Oil falls a second day on U.S. growth, supply worry
Benchmark U.S. crude oil for June delivery dropped 32 cents to $99.42 a barrel on the New York Mercantile Exchange.
By PABLO GORONDI
The Associated Press
The price of oil fell Thursday as the impact of slower U.S. economic growth and higher oil supplies carried over to a second day.
Benchmark U.S. crude oil for June delivery dropped 32 cents to $99.42 a barrel on the New York Mercantile Exchange. Brent crude, an international oil benchmark, slipped 31 cents to $107.76 on the ICE Futures exchange in London.
On Wednesday, U.S. crude oil plunged $1.54 and Brent fell 91 cents after U.S. first-quarter economic growth of just 0.1 percent disappointed forecasters who expected an expansion of about 1 percent.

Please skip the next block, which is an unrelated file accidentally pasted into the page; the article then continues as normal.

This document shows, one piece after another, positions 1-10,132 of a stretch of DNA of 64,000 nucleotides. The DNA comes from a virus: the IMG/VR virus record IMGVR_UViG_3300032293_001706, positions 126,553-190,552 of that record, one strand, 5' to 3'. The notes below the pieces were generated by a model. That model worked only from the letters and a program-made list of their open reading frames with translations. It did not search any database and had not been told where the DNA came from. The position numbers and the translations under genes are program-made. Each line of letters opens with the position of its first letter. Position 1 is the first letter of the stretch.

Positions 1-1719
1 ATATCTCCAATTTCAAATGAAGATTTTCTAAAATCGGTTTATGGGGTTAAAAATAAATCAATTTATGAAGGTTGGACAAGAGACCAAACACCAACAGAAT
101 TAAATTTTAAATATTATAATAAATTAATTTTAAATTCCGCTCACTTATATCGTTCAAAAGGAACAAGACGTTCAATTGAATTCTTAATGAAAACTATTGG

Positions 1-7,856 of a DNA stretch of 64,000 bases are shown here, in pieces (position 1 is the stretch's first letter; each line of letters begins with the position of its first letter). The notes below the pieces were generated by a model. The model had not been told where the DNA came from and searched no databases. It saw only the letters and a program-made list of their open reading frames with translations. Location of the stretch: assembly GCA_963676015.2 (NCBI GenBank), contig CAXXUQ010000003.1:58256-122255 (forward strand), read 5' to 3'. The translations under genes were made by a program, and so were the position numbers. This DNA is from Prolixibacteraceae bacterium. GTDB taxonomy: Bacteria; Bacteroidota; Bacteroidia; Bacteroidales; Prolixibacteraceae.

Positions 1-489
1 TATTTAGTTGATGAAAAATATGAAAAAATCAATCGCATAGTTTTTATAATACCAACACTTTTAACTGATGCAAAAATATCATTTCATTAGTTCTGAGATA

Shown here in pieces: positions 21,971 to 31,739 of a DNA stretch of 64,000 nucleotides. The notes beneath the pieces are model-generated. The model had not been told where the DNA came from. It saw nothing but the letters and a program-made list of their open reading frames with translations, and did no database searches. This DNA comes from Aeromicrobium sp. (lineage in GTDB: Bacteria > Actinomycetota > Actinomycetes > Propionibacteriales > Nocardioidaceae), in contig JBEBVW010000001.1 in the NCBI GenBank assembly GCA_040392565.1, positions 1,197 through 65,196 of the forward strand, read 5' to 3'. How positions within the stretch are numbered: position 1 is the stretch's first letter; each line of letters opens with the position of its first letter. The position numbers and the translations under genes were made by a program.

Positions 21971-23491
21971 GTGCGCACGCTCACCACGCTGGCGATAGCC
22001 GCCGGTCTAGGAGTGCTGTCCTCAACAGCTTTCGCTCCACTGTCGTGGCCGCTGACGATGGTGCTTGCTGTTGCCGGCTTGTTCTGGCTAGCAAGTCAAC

Meanwhile, the U.S. Energy Department said oil supplies rose by 1.7 million barrels last week. While the increase was less than expected by analysts, it still pushed the nation's supply to a record 399.4 million barrels. In addition, gasoline supplies rose by 1.6 million barrels, whereas analysts had expected a decline.
China, the world's second-largest economy, was also a source of concerns after a manufacturing survey suggested growth was weak.
In other energy futures trading on Nymex:
— Wholesale gasoline fell 3 cents to $2.94 a gallon.
— Heating oil retreated 1 cent to $2.91 a gallon.
— Natural gas lost 10 cents to $4.72 per 1,000 cubic feet.
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